6VPE supports VPN connectivity over an MPLS IPv4 provider core network. This feature is very similar to 6PE, but the main difference is that the system uses VRF tables for forwarding lookups at the PE and uses VPN address-families in BGP.
Upon receiving IPv6 traffic from one customer site, the ingress PE router uses MPLS to tunnel IPv6 VPN packets over the backbone toward the egress PE router identified as the BGP next hop. The ingress PE router typically prepends the IPv6 packets with the outer and inner labels before putting the packet on the egress interface. At the MPLS penultimate hop label popping, the remaining BGP label identifies the egress PE interface toward the customer site. It also hides the protocol version (IPv6) from the last P router, which would otherwise need to forward an IPv6 packet. A P router is ignorant about IPv6 VPN routes. The IPv6 header remains hidden under one or more MPLS labels.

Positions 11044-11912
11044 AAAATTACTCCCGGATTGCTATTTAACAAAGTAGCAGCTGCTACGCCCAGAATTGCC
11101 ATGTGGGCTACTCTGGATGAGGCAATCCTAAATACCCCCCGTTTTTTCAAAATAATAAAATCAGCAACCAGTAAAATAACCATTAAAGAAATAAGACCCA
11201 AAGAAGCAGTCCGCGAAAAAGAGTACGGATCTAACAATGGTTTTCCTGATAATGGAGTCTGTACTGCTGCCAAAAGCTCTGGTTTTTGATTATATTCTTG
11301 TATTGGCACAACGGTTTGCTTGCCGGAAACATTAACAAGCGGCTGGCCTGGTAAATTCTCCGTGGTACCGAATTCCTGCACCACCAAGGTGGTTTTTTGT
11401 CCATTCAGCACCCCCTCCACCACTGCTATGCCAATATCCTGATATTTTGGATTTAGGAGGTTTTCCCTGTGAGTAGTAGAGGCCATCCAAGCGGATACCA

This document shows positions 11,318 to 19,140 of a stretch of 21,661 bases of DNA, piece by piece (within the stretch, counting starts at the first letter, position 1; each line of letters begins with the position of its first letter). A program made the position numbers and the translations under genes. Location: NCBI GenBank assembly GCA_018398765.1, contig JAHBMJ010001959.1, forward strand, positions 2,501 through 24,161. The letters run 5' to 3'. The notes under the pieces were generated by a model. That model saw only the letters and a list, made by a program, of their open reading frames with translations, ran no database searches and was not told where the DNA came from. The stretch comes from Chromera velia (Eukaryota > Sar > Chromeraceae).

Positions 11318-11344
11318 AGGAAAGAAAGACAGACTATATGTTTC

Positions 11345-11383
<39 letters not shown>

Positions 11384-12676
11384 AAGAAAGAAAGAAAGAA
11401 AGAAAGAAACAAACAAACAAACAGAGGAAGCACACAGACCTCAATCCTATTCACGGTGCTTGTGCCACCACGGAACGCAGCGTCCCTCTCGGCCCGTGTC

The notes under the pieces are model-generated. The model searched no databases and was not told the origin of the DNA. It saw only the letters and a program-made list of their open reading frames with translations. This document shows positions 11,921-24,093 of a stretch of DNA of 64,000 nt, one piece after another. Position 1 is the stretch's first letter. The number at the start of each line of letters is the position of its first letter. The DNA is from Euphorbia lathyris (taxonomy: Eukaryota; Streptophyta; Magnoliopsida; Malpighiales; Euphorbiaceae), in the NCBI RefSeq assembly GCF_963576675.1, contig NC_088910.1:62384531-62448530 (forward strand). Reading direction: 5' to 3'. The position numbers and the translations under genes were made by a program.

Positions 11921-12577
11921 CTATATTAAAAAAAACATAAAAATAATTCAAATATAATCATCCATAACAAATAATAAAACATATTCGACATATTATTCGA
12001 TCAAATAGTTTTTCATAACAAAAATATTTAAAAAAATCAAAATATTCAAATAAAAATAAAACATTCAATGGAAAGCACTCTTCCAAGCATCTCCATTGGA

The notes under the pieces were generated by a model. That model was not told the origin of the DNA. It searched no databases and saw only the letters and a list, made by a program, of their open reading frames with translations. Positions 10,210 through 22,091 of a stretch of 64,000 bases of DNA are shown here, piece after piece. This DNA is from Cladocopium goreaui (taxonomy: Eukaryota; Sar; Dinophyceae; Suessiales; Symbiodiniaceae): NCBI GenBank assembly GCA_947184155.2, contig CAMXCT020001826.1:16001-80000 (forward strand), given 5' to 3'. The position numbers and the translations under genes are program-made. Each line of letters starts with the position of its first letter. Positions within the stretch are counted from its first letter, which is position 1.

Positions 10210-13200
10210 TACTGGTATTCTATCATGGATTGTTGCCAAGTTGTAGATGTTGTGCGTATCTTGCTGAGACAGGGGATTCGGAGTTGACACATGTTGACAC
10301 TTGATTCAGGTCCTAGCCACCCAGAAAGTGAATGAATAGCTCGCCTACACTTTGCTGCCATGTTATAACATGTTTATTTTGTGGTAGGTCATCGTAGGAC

You can use the ping6 and traceroute6 commands to validate data-plane connectivity and to detect any blackholing of traffic. In addition, you can use the show forwarding ipv6 route command and regular MPLS commands for troubleshooting.
External and Internal Border Gateway Protocol (EIBGP) is supported for 6VPE, and it functions like the equivalent IPv4 L3 VPN feature.
See Part 5 of this guide for more information about Layer 3 VPNs and 6VPEs.